Blog - The Waiting Game

15th August 2009
A comment I often hear from people viewing my work is ‘you must wait for ages to get the light’. The quick answer is “yes and no”.

I often have a picture in mind for months – sometimes even years, waiting for the conditions to be perfect – the sun has to be in the right place – the tide at the right height, the flowers in full bloom etc.

But on the day? Well I tend to plan the day around the photography – so I will know I need to get to location X, at Y o’clock in order to shoot photograph Z. The hard part in fact is getting there in time!

Sometimes I manage to get there early, especially when the weather is unpredictable – and this means I will need to wait. Great! For me, the waiting part is one of the most enjoyable bits of landscape photography. I can relax and enjoy the world around me. Immerse myself in my subject, and feel the excitement build as the light develops.

However, as the pressures of modern life and a young family dictate – I rarely have time to be so indulgent. So as often as not, it is a race against time to get to location X before the light passes completely.

This shot from Chapel Porth is a good example. I have wanted to photograph this viewpoint for some time. The tricky point is that it needs a very low tide to be able to capture the old mine buildings on the cliffs from the beach below.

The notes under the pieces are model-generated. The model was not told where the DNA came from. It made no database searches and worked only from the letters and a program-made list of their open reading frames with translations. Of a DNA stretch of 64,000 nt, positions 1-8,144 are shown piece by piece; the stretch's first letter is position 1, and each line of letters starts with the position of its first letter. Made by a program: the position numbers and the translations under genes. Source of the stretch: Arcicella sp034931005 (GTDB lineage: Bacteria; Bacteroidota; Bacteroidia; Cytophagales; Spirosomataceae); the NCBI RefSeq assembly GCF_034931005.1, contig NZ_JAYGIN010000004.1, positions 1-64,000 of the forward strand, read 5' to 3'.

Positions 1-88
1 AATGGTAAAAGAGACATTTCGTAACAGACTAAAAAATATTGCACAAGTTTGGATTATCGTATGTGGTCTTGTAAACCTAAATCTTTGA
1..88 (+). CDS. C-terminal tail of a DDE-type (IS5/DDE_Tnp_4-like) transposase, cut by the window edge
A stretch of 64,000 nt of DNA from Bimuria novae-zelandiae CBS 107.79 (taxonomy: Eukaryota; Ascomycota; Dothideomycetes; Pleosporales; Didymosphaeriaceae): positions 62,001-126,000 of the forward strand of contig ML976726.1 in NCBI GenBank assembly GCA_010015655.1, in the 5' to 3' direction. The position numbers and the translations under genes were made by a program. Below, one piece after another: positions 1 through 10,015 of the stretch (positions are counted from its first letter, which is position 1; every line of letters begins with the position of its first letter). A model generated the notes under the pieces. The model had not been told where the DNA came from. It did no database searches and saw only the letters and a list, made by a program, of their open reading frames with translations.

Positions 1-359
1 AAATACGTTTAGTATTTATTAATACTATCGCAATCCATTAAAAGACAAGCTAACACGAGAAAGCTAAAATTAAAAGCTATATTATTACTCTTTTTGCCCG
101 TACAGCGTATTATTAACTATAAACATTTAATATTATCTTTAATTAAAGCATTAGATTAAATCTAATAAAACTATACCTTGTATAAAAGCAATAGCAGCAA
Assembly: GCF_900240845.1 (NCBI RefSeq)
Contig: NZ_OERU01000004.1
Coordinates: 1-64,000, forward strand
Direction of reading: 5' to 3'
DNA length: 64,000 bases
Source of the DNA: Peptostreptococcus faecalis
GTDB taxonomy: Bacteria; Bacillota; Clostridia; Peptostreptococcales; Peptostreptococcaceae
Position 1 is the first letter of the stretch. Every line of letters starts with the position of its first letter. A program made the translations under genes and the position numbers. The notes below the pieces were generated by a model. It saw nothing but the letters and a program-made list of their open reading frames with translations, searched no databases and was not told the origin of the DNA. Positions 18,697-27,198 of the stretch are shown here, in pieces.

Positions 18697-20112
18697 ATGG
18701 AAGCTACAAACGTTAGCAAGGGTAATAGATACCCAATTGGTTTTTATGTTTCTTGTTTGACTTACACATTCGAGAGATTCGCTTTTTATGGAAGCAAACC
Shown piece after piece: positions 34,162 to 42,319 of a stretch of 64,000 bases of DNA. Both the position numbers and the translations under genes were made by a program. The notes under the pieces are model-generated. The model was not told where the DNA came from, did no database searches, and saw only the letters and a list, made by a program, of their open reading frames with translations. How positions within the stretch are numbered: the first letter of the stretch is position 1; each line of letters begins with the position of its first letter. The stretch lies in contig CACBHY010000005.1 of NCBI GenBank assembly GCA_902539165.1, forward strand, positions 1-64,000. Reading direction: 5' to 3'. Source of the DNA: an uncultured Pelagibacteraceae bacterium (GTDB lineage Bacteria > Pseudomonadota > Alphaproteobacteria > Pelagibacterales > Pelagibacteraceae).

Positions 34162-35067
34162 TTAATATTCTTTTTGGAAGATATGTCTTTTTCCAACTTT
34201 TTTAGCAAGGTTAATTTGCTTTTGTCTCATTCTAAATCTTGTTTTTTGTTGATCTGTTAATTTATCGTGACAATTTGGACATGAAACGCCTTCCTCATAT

Finally, the conditions looked perfect. The internet predicted a very low tide, and the sun was shining brilliantly as it sank towards the horizon.

I parked up in the car park, and raced across the beach. I found my spot, got the tripod set-up, camera out of the bag, attached the N-D grad filter, hot shoe spirit level and remote release. Got the shot composed and focused – reached for the shutter release – and the light went! A cloud had leapt ninja like out of nowhere and stole away the sun. What is this - Wimbledon? I must admit I did not take it very well at first, and spent the following few minutes jumping up and down, cursing every god I could thing of. I may have even kicked a pebble or two.

Then I calmed down, and took the shot. As you can see, this shot does lacks the warm, contrasty light that was there seconds before. But maybe this is a good thing? The cloud cover has given a much softer, subtle light, and I find the tones from the beach are very pleasing.

Did I wait for ages? No – but maybe that’s a blessing in disguise….

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